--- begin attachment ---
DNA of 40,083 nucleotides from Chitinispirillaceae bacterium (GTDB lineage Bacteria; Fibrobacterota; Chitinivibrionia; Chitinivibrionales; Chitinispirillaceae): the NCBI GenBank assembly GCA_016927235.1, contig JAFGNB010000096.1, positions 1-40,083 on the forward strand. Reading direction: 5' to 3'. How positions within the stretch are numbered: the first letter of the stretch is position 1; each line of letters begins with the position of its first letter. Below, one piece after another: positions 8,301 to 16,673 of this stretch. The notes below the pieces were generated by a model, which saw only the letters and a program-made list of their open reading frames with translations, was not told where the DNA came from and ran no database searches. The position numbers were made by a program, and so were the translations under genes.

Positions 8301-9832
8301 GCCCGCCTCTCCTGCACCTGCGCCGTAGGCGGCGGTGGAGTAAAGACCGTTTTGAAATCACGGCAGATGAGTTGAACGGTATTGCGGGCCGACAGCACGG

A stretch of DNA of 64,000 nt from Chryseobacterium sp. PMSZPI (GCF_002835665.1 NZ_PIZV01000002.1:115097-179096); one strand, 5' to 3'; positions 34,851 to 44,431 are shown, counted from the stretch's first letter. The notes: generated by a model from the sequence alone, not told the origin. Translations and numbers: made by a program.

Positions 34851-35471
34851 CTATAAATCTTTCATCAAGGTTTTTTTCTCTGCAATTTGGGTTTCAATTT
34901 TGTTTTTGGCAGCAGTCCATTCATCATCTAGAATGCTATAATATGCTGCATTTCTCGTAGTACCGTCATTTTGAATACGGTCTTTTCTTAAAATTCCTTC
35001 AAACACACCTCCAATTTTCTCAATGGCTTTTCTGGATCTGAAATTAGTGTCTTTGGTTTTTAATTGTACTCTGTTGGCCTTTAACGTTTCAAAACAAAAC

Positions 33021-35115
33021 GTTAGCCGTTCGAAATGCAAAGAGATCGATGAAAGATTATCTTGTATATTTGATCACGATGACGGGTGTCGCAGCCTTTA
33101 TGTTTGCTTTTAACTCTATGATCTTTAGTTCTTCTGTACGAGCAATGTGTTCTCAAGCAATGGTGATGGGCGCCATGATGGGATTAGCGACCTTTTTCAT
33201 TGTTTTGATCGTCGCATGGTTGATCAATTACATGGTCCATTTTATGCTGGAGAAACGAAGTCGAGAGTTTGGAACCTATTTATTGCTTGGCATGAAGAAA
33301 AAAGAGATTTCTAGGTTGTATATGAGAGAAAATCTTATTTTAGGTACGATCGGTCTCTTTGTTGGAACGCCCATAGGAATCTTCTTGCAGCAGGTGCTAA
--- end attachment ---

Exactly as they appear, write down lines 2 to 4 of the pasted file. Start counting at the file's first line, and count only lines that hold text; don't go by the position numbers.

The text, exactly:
Positions 8301-9832
8301 GCCCGCCTCTCCTGCACCTGCGCCGTAGGCGGCGGTGGAGTAAAGACCGTTTTGAAATCACGGCAGATGAGTTGAACGGTATTGCGGGCCGACAGCACGG

A stretch of DNA of 64,000 nt from Chryseobacterium sp. PMSZPI (GCF_002835665.1 NZ_PIZV01000002.1:115097-179096); one strand, 5' to 3'; positions 34,851 to 44,431 are shown, counted from the stretch's first letter. The notes: generated by a model from the sequence alone, not told the origin. Translations and numbers: made by a program.